Axe Kicks and Overhands! [Technical Article]


This is the concluding segment of a three part series. The other parts can be found below:

Part 1: Footwork

Part 2: From Below

In the second part of this series we studied the blind angle and the advantages of attacking one's opponent through this. It is a common tactic among master strikers and there is a lot more to be said on it still (for instance it is the reason that Muhammad Ali and Anderson Silva fight with their hands low - not because they are arrogant, but because it makes their punches difficult to see). In this article, however, we are going to focus on the least used blind angle, techniques which come from above. These are far less common than techniques from below, partly because there is a very limited amount of legal techniques to throw downward onto the top of an opponent's skull (particularly with the banning of downward elbows in mainstream kickboxing and MMA), and partly because most strikers who choose to vary their attack do so by throwing uppercuts and attacking from below exclusively.

Take a look at this photo of Joshua Clottey covering up against Manny Pacquiao. This was basically the story of the fight, Clottey could not compete with Pacquiao's footwork, speed or power so he chose to survive and he did so excellently - coming out of the fight largely unmarked and in much better shape than most of Pacquiao's victims. You will notice that Clottey has braced his gloves against the sides of his forehead and is keeping his chin down, elbows in, hips thrust forward so that his abdominals are tensed for body shots but his is upright enough to effectively nullify Pacquiao's uppercut. So Pacquiao set to work with his famous combinations, landing in double digit bursts, but did little damage. You will notice that the one place vulnerable in Clottey's excellent guard is the top of his head and that he has obscured most of his own vision. Boxers (and Nick Diaz) are less opposed to taking punches on the forehead as it is the hardest area of the skull, but the top of head is less dense, and less prone to taking damage. Additionally one cannot see punches to the top of the head coming, I'm sure most readers can think of time their shower or some other household item fell on their head with no warning.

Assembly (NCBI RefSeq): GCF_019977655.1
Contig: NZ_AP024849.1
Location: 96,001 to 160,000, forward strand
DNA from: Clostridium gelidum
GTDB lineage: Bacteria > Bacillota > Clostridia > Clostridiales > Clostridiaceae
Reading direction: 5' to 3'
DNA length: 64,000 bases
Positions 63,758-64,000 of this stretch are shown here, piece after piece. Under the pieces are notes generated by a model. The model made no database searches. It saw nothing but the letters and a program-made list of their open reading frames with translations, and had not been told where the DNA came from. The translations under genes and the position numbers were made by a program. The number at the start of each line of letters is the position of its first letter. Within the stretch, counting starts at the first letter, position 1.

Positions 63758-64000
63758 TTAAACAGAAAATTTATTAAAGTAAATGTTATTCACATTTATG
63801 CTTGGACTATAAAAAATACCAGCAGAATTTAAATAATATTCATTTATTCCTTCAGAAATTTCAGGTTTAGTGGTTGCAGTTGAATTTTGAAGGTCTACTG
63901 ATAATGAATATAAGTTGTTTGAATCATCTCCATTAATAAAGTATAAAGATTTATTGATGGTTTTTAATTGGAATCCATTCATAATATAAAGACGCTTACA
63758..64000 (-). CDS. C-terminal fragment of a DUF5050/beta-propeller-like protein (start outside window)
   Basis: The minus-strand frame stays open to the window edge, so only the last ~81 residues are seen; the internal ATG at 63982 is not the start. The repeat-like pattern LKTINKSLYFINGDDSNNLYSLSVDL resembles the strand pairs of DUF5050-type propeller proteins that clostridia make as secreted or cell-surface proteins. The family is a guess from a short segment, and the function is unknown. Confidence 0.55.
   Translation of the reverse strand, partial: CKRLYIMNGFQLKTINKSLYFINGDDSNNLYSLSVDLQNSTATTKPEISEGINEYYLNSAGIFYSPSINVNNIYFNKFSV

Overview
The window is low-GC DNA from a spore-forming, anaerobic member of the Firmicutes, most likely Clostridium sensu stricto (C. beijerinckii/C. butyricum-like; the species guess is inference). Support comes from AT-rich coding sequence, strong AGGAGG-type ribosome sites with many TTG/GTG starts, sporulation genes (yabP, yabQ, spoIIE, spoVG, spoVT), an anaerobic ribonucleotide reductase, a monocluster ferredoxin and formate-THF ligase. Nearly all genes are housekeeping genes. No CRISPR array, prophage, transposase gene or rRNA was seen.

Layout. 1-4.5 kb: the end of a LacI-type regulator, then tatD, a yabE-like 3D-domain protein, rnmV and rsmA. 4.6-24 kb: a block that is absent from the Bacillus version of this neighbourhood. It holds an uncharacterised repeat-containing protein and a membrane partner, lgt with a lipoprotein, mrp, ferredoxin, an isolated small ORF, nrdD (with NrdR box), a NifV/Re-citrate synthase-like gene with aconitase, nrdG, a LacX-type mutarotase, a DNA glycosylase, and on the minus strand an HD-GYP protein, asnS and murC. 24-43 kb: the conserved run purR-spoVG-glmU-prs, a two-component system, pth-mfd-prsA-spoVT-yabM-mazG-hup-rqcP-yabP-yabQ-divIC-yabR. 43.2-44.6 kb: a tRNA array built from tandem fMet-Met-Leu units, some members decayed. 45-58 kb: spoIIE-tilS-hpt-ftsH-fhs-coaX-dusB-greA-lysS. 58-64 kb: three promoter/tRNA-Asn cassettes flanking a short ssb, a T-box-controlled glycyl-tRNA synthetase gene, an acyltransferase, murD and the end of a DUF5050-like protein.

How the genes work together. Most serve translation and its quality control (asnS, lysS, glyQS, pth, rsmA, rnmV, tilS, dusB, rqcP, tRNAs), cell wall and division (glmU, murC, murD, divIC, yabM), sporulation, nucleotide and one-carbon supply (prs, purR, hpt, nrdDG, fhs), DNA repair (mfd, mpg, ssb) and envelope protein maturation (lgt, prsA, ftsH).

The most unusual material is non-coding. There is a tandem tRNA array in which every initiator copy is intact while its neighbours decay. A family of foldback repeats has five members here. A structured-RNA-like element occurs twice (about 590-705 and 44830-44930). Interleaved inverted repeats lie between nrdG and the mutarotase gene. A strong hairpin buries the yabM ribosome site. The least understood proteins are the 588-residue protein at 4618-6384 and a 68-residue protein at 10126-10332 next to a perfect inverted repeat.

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\The FanPosts are solely the subjective opinions of Bloody Elbow readers and do not necessarily reflect the views of Bloody Elbow editors or staff.

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